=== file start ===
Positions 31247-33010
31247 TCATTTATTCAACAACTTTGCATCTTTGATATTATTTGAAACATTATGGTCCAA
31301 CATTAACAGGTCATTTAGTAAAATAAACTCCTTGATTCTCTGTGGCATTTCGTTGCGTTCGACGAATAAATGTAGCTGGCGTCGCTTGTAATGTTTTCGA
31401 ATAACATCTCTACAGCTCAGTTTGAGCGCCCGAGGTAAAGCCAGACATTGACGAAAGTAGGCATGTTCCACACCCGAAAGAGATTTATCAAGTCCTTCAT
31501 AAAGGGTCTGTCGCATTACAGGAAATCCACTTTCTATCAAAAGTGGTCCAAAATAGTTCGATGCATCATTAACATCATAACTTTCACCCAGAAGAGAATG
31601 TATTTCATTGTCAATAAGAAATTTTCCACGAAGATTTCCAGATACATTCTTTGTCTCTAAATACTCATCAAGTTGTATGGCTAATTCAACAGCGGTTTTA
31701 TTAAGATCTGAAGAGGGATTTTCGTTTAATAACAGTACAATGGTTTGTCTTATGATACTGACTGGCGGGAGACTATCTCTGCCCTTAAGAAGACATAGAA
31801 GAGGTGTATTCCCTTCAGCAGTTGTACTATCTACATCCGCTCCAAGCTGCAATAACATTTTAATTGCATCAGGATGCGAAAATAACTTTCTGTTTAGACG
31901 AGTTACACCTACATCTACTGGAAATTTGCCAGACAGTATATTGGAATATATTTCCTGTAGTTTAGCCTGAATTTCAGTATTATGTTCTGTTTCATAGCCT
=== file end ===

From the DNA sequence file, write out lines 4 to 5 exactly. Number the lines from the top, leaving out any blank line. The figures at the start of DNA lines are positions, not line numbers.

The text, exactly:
31401 ATAACATCTCTACAGCTCAGTTTGAGCGCCCGAGGTAAAGCCAGACATTGACGAAAGTAGGCATGTTCCACACCCGAAAGAGATTTATCAAGTCCTTCAT
31501 AAAGGGTCTGTCGCATTACAGGAAATCCACTTTCTATCAAAAGTGGTCCAAAATAGTTCGATGCATCATTAACATCATAACTTTCACCCAGAAGAGAATG